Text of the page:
• I hear concerns from parents, on both ends of the socioeconomic spectrum, who worry about their children lacking motivation or the desire to pursue their studies or a career. It often leads to frustration and parents wondering what they did wrong that their children aren’t as as hungry for success as they were. Parents who are successful might spoil their children, because they don’t want them to suffer or go through difficulties they endured. As a result, their children may develop a sense of entitlement or become lazy because everything has come to them with little or no effort. They learn that they do not have to work to achieve things, to no fault of their own, because that is what they were taught.On the other hand, I see parents who come from a lower socioeconomic class, who are concerned that their children will “think small” or feel limited in regards to what goals they can achieve. They feel guilty that they cannot afford to provide them the tools they need to be successful. Often becoming so obsessed with preventing their children from feeling deprived that they go overboard to compensate for those deficiencies. Thus, providing a false sense of realiy. The result is that both ends of the spectrum are unhealthy.
    Once you’ve provided for your children’s basic needs, such as food, shelter, etc., your focus should be on fostering an environment where your children can achieve their true potential. They’ll never get there if they don’t have the necessity to figure it out for themselves. Always assure them that you will provide a safety net but that you are not going to hold their hand their entire life. Otherwise, they’ll be limited by what you believe they can achieve versus discovering their true potential as a result of their own intrinsic motivation.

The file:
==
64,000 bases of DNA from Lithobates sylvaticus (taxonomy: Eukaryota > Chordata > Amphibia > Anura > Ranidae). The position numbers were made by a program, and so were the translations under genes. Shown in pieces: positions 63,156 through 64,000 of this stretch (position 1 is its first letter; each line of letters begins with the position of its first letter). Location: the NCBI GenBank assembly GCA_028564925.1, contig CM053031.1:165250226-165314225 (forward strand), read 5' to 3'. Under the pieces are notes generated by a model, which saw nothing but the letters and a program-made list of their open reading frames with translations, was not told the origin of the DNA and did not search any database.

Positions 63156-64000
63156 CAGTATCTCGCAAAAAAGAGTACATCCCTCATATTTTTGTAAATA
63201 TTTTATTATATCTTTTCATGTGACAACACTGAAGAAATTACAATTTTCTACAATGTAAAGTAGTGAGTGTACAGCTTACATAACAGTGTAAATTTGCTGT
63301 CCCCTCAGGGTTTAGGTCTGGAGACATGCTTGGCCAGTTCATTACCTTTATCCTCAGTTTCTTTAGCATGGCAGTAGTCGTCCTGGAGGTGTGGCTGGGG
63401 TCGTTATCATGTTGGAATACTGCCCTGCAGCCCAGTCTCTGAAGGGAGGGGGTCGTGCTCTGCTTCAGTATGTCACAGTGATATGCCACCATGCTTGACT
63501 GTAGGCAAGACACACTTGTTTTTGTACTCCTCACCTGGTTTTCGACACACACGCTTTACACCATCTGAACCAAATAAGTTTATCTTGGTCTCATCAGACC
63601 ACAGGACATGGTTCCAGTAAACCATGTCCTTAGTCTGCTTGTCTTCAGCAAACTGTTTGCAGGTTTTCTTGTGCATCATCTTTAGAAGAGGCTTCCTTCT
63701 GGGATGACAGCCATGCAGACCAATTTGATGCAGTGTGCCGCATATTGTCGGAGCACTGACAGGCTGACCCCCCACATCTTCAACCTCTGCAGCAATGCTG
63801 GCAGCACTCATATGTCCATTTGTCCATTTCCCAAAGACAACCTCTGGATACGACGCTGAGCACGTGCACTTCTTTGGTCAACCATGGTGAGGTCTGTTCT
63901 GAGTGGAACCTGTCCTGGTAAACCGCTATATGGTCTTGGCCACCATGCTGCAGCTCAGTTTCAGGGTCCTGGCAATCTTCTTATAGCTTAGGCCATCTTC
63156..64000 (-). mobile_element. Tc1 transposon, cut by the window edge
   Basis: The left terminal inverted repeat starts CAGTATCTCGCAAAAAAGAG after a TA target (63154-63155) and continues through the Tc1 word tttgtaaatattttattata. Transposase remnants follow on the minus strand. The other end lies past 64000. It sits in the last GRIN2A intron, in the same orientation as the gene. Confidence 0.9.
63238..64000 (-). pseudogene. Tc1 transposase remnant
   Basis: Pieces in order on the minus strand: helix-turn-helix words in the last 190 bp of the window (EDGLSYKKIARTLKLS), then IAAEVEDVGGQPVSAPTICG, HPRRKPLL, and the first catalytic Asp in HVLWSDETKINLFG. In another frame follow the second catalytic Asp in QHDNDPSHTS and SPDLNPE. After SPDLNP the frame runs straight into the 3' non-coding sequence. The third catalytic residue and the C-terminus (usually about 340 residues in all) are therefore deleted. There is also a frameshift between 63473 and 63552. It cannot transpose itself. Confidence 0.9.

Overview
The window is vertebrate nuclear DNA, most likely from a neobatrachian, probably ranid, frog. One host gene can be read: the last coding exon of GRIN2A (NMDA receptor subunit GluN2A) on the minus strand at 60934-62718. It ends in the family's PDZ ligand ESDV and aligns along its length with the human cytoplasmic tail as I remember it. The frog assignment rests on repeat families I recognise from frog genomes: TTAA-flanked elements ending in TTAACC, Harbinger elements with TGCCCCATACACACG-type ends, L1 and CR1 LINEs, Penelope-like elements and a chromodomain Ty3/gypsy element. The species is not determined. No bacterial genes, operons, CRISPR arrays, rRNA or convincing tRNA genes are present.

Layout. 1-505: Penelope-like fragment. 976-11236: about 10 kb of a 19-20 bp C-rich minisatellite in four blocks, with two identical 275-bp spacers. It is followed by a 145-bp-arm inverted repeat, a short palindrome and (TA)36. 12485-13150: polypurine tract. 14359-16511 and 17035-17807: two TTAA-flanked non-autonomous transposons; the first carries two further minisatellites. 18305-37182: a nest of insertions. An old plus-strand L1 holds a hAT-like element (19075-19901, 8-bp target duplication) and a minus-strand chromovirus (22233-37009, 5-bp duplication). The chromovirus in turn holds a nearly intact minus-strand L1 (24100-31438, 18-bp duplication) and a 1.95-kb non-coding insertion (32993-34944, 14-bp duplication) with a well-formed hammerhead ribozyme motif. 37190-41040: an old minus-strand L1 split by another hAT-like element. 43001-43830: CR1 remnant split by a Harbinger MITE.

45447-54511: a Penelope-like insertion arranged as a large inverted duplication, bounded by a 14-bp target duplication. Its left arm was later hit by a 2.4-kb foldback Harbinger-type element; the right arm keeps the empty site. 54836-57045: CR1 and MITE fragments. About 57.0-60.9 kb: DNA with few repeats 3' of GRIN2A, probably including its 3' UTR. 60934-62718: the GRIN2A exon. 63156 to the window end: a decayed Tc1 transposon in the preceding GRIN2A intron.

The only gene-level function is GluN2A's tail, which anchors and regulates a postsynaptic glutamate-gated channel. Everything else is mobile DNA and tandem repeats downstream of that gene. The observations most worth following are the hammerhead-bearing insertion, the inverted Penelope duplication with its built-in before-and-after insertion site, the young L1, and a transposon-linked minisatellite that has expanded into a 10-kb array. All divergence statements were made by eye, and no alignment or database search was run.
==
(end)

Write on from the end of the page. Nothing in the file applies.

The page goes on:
Practically speaking, no one wants to see their children suffer. But there’s a fine line between suffering and teaching them a good work ethic. Some people call it tough love. But parents need to learn how to say “No” to their children. Otherwise, you’re creating false expectations of being successful without hm having to put in the discipline and effort needed to get there. The sooner they learn the cause and effect of discipline and hard work the better off they’ll be.
    In this case, necessity is the mother of motivation. To teach them that they have to earn what they get, as a parent, you have to do your job and stick to your guns if they don’t deserve something. As much as it might feel painful in the short run. You have to focus on how they will benefit in the future. I’m sick of seeing parents who know what’s the right thing to do but simply give in because they’re tired or it’s easier to placate their children. I know it’s hard to see your children struggle and try to figure things out for themselves. But that’s the key to good parenting to prevent problems later on down the road.
    In my house, my children know they have to earn things. We’ve gone through financial turmoil, with periods of being financially secure, to times where money was very tight. But all along, I was to be consistent to make sure that I kept a stable reward system intact that reflects the real world. It doesn’t matter if you’re rich or poor. You’re doing your children an injustice if you provide them with a false sense of reality. Simply because you can’t assure them that you’ll be there forever to guarantee it. Plus they’ll learn to search and wait for handouts instead of thinking how they can achieve it on their own.
    Regardless of your socioeconomic status, your job is to find a happy medium where you keep your children in check so they value the effort needed to achieve success. Rewarding good behavior and holding them accountable for their behaviors, will teach them consequences and build their confidence towards independence. Hence, their success or failure is a result of their behavior and not a result of your interference or laxness in enforcing the rules. So, how do you foster independence and assure that your children are hungry for success? It’s simple! Create an appetite, but don’t overfeed them!